NDP’s Horwath wants more from McGuinty before backing budget
TheStar.com – news/canada/politics – Ontario Budget:
Published: April 21, 2012. Robert Benzie, Queen’s Park Bureau Chief
But Horwath said Saturday she would like to see more from Premier Dalton McGuinty’s minority Liberals before the New Democrats can commit to supporting the budget and averting a snap election.
“I’m really pleased that yesterday we saw some movement from the McGuinty Liberals,” she told reporters at Capital Espresso, a Parkdale cafe owned by the son of NDP MPP Cheri DiNovo.
“We’ve been waiting for movement and it’s a very positive sign. Of course, negotiations, conversations, discussions remain ongoing,” the NDP leader said.
“I’m looking forward to work with the government to make this budget more fair,” she said, adding she hopes to meet with McGuinty on Sunday instead of waiting until Monday’s scheduled meeting at Queen’s Park.
“I’ve asked him to not wait until the last minute,” she said.
“We know very well that this budget as it stands is not very fair for everyday families.”
Horwath said a sticking point remains the Liberals’ opposition to a wealth surtax on people making more than $500,000 a year.
“I’m not the kind of person that’s a my-way-or-the-highway person, but I am very, very concerned,” she said.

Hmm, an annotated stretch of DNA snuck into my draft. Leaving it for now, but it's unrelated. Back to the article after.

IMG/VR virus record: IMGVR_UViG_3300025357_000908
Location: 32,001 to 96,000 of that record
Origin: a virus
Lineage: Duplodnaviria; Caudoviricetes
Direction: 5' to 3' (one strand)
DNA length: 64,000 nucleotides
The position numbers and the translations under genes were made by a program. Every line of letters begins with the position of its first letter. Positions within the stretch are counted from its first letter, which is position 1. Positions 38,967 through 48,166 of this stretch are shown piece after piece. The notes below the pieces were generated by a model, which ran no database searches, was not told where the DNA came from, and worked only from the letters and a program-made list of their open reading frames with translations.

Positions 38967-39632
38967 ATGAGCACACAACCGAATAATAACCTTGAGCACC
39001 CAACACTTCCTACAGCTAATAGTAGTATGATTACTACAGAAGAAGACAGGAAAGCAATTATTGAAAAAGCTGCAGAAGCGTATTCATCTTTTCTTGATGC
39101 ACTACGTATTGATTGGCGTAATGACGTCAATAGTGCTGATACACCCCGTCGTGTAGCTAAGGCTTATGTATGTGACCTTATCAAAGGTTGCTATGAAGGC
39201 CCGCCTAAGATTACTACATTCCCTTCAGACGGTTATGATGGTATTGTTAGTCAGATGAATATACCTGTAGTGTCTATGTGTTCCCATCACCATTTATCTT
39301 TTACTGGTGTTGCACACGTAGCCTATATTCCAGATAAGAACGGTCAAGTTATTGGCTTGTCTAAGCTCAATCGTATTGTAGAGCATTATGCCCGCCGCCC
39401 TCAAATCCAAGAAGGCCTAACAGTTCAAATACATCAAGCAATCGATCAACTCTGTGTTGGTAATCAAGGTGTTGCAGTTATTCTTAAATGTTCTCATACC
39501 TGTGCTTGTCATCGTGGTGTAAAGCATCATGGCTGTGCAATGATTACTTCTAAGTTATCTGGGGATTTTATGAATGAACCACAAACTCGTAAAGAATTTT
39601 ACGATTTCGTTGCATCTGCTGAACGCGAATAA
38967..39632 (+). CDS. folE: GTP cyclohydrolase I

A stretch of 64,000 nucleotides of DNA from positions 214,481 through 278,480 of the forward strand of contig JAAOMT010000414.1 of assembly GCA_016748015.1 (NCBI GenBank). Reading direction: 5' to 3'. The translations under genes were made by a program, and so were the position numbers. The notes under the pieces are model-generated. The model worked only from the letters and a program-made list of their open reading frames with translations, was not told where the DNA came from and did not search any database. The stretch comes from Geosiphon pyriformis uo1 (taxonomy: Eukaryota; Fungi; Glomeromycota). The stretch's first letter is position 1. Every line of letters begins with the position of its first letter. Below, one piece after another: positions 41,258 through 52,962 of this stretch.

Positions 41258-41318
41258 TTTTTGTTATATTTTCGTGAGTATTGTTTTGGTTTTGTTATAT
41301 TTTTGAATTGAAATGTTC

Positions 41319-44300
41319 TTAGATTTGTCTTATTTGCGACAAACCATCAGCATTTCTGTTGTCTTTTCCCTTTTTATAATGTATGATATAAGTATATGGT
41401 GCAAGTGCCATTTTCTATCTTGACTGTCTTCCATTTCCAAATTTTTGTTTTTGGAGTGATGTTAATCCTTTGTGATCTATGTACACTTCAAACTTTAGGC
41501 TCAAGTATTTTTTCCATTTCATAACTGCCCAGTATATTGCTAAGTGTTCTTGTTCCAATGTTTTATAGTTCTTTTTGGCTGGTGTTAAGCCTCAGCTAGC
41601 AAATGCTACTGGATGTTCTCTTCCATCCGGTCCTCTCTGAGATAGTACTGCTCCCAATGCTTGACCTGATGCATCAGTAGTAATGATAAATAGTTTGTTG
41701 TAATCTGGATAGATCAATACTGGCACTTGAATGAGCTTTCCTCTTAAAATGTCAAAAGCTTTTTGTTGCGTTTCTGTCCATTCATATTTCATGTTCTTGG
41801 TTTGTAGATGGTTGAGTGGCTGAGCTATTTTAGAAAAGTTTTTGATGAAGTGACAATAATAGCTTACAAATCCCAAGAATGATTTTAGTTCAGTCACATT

A new Forum Research poll found 78 per cent backing for that tax with only 17 per cent against. The levy is also hugely popular with Liberal MPPs, but McGuinty himself is wary of the scheme.
On Friday afternoon, the premier announced $242 million in unspecified “assistance” for daycare operators over three years, and $33 million in a 1 per cent increase in payouts for people on the Ontario Disability Support Plan.
He said the money would come from the education budget and from a plan to lower the price the government pays for the most popular generic drugs, saving $55 million annually.
There are 52 Liberal MPPs — excluding Speaker Dave Levac — in the 107-member Legislature, so the Grits need opposition backing to pass the budget.
With Progressive Conservative Leader Tim Hudak’s 37 MPPs vowing to defeat the spending plan, only Horwath’s 17-member caucus can stop a $100 million election less than seven months after the Oct. 6 vote.
Sources say the Tories have nominated 90 candidates, enlisted 75 campaign managers, secured bank loans, and are organizing election buses in the event of a provincial vote that would come May 24.
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